But after the big payday provided by that TV show, Bob Kane, the original coordinator of the Batman studios, finally retired and passed the editorial decisions on to DC more directly, and the "New Direction" Batman was born.

At first, the changes were fairly slight, mostly just a yellow oval around the bat-symbol. But at the start of the '70s, the team of Denny O'Neil, Frank Robbins, Irv Novick, Dick Giordano and Neal Adams re-imagined Batman as a scary street fighter with a grim attitude about the world. They dropped Robin off at college, closed up the Batcave, moved downtown into a penthouse apartment, tossed out the Batmobile and made Joker into a homicidal maniac. Hmmm ... that's chocolately bat-goodness all the way.

Proof the reboot worked:


Flash/Green Lantern/Atom and the Julie Schwartz revolution.

The rebooting of comics itself for a new generation is often credited to Showcase #4, which introduces the all-new FLASH into the modern era with a spiffy new jumpsuit and no more goofy helmet.

It's quickly followed by Green Lantern's spiffy new jumpsuit and no more goofy collar, then the Atom, Hawkman and the Justice League follow quickly behind ... all under the watchful eye of editor Julie Schwartz. As much as I like the quirky old Golden Age versions of all these characters, I doubt I'd be that big a DC fan without the dawn of the Silver Age.

Proof the reboot worked:

Fifty years later, you can't kill these Silver Age versions. The fans consider them "definitive," no matter what. Long periods of oblivion, retirement and dishonor are nothing to these guys, who can come back after mass murder, marital infidelity, suicide and crumbling bones.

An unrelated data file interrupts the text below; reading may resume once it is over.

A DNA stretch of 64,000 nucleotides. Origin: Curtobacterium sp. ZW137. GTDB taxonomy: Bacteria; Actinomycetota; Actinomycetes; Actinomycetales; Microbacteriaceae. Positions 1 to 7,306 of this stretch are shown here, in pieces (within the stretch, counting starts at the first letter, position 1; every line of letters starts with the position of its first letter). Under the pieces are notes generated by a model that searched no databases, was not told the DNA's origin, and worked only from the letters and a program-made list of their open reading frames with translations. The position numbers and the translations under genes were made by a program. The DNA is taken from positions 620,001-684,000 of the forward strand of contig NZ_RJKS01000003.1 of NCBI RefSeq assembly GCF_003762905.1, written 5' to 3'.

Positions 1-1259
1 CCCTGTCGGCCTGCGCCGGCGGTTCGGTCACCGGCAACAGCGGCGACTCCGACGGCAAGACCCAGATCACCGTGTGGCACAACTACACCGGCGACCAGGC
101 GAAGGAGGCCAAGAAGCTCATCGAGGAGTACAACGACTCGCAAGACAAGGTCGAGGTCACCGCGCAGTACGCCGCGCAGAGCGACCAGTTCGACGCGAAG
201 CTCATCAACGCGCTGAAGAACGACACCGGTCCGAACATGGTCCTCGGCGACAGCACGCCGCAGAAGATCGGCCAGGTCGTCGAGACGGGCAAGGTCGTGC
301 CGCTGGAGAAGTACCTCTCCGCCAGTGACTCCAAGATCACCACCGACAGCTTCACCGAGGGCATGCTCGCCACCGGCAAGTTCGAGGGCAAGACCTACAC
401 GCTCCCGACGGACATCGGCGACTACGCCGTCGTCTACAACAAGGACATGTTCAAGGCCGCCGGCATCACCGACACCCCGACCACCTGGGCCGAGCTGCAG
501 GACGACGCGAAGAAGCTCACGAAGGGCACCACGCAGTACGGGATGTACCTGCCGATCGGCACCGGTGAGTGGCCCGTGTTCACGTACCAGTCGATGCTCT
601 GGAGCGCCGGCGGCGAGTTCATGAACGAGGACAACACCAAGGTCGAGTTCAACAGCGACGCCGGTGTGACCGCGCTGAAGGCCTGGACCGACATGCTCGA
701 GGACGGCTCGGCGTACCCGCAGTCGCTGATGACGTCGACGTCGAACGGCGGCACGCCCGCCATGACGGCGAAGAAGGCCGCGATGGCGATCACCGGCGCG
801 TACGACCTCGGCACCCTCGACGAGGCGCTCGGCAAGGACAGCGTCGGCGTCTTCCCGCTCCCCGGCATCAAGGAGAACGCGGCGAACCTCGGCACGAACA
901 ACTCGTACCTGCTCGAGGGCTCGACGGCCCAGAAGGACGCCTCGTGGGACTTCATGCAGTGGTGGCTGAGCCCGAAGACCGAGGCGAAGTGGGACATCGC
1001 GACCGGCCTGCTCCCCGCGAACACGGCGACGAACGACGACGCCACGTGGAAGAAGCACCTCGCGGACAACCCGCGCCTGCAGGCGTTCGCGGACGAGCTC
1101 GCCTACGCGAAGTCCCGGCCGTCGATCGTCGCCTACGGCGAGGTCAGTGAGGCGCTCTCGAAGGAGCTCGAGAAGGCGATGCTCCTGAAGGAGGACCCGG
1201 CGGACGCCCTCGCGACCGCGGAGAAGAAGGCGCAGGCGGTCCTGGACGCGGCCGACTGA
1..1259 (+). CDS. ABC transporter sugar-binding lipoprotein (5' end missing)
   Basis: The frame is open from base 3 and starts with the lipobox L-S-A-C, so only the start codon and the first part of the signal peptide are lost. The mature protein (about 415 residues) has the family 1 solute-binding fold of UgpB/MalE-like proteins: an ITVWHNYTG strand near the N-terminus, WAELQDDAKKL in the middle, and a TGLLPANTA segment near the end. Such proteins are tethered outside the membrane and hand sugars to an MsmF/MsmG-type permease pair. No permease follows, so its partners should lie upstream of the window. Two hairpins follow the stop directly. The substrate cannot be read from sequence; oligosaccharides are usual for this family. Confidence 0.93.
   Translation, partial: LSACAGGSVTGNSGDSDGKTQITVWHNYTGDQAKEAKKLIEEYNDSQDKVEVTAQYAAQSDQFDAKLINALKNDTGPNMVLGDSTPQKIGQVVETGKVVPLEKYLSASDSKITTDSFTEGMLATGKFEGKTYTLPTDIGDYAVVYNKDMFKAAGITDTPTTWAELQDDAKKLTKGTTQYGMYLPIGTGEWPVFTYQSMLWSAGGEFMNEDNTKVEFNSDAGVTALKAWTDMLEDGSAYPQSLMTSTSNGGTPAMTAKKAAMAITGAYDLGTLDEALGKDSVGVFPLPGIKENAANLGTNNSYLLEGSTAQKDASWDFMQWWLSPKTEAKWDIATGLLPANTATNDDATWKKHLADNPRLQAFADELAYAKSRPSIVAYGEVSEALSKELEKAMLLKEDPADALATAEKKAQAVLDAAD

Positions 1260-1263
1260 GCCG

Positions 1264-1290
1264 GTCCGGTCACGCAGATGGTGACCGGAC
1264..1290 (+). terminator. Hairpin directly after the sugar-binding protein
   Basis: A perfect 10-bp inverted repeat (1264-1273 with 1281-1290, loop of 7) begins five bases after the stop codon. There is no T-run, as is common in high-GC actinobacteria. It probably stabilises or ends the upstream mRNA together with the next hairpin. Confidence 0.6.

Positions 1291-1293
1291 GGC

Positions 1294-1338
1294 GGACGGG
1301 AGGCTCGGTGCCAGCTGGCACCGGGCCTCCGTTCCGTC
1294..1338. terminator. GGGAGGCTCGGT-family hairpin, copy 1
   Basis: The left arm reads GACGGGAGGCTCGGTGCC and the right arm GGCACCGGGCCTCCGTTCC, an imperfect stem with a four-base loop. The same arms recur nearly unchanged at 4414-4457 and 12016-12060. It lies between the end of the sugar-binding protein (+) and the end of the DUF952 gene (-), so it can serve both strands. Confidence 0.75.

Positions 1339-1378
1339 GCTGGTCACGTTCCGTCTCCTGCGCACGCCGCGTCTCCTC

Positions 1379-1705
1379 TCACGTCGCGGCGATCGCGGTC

#2 X-Men (Giant Sized X-Men #1) 1975

This issue saved the X-Men franchise—five years dead at that point ... having had so few fans that it was once canceled while Neal Adams was drawing it. Len Wein and Dave Cockrum (again!) created a new generation of X-Men who quickly took over as the definitive X-Men for everyone currently breathing.

Proof the reboot worked:

Besides the landslides of money, you mean? Later on, Marvel tried relaunching the original lineup of X-Men under the name "X-Factor" and fans still preferred the new guys two to one.

Proof #2:

This worked so well, a couple of years later, Marv Wolfman and George Perez lifted the plot almost scene for scene to reboot the tired-out Teen Titans franchise with a new generation of characters.

#1 Watchmen

The Charlton Super-Heroes are purchased by DC and rebooted by Alan Moore and Dave Gibbons into the best-selling graphic novel of all time. If Moore and Gibbons hadn't killed off so many of the just-purchased trademarked characters in their mini series, they might have been allowed to use their real names.

Proof the reboot worked:

DC tried their own version of Watchmen, by collecting the original incarnations of the Charlton Heroes together in a mini-series called "THE L.A.W.-Living Assault Weapons" ....No one on Earth read it.

There are many reboots/redesigns that didn't make the list. Doctor Who, James Bond, the Wally Wood Daredevil costume, even Wonder Woman herself had a lovely re-imagining at the hands of George Perez, but I start with a limit of seven, and these are my top choices.